These supersized rodents have caused some alarm when spotted in Birmingham, Bradford and Leicester through to County Durham, Luton, London, Gravesend and down through Cornwall.
But are we really facing a new breed of super rat, or are these pests just a reflection on the environment in which they survive?
David Cross, Rentokil’s Head of Technical Academy comments; “A large rat will weigh about 500g and be up to 30cm in length, not including the tail. Rats, like most things reflect the environment that they live in. They require food, water and secure shelter to proliferate. How much of these things are available will determine how many rats can live in an area. If the food is right then that will determine how healthy, and to a certain extent how large a rodent will become – although genetics will also play a significant part.”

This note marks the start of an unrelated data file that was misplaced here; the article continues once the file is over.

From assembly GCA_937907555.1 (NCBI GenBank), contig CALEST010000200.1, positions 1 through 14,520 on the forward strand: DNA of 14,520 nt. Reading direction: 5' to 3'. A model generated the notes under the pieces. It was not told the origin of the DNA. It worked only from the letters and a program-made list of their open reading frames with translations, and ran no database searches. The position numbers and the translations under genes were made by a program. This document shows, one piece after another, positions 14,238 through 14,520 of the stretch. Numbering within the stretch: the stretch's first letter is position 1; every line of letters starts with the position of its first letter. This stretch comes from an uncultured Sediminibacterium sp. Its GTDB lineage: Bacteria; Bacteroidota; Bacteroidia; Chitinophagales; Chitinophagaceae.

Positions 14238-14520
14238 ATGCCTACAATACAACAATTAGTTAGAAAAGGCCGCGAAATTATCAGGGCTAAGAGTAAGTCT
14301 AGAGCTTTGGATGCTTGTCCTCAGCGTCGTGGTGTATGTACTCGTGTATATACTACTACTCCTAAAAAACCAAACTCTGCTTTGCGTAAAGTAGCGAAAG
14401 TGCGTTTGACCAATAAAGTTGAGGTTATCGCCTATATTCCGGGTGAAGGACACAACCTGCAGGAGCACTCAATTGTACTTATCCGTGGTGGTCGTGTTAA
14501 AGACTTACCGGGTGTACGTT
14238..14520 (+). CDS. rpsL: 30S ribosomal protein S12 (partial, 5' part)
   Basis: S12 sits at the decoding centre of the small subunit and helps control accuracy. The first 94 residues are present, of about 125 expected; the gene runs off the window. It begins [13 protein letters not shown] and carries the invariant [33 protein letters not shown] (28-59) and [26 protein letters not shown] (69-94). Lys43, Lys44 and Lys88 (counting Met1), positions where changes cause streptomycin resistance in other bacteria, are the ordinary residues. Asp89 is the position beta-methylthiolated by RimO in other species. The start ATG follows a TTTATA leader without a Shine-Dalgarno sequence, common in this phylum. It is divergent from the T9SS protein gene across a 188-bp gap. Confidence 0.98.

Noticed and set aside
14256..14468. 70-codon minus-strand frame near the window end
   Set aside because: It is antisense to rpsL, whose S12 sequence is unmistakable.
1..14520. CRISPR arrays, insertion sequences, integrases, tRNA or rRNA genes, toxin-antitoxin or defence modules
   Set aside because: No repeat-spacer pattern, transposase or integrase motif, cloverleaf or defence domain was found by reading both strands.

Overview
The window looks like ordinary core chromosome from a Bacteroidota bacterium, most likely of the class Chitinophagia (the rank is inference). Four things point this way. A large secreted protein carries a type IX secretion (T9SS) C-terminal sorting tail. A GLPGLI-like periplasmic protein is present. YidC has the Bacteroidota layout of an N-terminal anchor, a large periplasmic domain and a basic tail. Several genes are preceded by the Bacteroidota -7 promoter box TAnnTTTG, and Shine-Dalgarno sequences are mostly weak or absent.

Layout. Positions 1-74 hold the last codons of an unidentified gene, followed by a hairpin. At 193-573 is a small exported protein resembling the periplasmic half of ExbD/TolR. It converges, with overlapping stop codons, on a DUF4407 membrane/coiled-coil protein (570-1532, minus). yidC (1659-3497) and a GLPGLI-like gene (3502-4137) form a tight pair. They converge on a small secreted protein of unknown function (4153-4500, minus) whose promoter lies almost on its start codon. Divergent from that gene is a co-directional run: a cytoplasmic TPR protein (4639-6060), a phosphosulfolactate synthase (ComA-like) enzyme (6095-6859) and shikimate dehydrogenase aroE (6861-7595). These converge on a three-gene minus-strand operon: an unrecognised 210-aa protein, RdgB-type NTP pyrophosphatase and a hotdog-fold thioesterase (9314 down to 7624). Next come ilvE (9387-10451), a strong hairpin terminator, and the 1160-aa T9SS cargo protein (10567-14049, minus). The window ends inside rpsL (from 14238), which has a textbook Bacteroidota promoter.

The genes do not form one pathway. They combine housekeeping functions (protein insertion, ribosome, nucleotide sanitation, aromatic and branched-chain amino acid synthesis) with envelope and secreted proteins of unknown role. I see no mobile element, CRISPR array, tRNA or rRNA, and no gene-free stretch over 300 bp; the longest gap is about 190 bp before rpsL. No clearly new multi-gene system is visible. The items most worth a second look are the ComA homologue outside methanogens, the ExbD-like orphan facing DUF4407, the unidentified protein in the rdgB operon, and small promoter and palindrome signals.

There are already several species of ‘large’ rodents in the world. The Coypu, found in Europe, North America, Asia and Africa can grow up to 2 ft long. Another example is the Bosavi woolly rat, which was discovered deep in the jungle of Papua New Guinea in 2009, during filming of a BBC wildlife documentary. This particular species can reach up to 3ft in length.
With food waste, particularly leftover take-away food, being so easily available in urban areas – on average we waste 7 million tonnes of food and drink a year in the UK* and with recent research by the Food and Environment Research Agency estimating that there are around 3.1 million rats in the UK’s urban areas, there seems to be enough food to keep these pests roaming our streets. So it would seem a well feed and watered rat with secure shelter does have the potential to expand…literally!
*Love Food Hate Waste website